Chapter

Lost Laboratories of the Sphinx

Daniel Tiffany

in Infidel Poetics

Published by University of Chicago Press

Published in print October 2009 | ISBN: 9780226803098
Published online February 2013 | e-ISBN: 9780226803111 | DOI: http://dx.doi.org/10.7208/chicago/9780226803111.003.0004
Lost Laboratories of the Sphinx

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The task of understanding the concept of a modernist enigma becomes less intractable if we bear in mind the genealogical relation of the rhapsodic mode to the poetics of the riddle. For the enigma variations of Benjamin, Adorno, and Heidegger (who directly invokes the rhapsodic philosophy of Parmenides) can be placed in the context of a larger historical development—modernism—which betrays many of the basic features of rhapsodic invention. Reflexive, experimental, agitative, and heterogeneous in its materials, the poetry of the modern avant-garde coincides with, and frequently alludes to, a crisis in conceptions of metaphysical substance, precipitated in part by the development of quantum mechanics but also by the emergence of the modern technical media. Indeed, some of the most important legacies of experimental and vernacular modernism—including some of the poets associated with Objectivism and the poet-theorists of contemporary Language Poetry—are perhaps best understood as expressions of modern rhapsody.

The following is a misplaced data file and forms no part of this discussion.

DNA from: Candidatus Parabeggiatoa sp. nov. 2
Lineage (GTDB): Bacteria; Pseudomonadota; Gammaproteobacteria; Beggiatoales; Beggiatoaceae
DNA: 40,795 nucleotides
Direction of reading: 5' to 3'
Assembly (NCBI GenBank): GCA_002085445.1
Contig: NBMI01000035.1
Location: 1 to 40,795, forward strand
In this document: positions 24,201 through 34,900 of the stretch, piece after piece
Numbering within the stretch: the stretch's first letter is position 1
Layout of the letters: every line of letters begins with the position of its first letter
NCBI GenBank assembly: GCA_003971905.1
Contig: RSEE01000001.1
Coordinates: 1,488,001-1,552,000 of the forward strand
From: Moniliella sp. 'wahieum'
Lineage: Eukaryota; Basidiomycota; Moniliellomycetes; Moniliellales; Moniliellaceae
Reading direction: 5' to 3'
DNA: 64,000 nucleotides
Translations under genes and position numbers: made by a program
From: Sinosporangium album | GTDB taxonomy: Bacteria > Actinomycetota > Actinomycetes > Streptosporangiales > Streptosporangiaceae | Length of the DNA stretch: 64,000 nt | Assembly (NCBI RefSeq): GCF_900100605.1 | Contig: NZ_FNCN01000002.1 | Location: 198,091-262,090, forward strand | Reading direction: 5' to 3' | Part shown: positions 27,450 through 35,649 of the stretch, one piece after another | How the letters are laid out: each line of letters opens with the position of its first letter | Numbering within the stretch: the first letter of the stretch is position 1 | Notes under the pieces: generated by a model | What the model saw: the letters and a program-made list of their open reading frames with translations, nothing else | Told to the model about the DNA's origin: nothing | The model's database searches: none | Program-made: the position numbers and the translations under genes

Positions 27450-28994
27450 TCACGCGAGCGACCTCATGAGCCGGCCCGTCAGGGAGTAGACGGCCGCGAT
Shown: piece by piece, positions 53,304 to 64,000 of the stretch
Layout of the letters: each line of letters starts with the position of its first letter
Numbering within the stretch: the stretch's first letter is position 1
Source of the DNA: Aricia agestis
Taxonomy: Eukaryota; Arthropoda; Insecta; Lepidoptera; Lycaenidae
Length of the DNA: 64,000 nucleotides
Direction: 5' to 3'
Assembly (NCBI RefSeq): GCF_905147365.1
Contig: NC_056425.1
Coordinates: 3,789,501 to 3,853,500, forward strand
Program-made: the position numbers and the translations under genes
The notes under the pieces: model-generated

Keywords: modernist enigma; rhapsodic philosophy; Parmenides; modernism; objectivism; poetic obscurity; slang; lyric obscurity; social relations; obscurantism

Chapter.  15835 words. 

Subjects: Literary Studies (Poetry and Poets)

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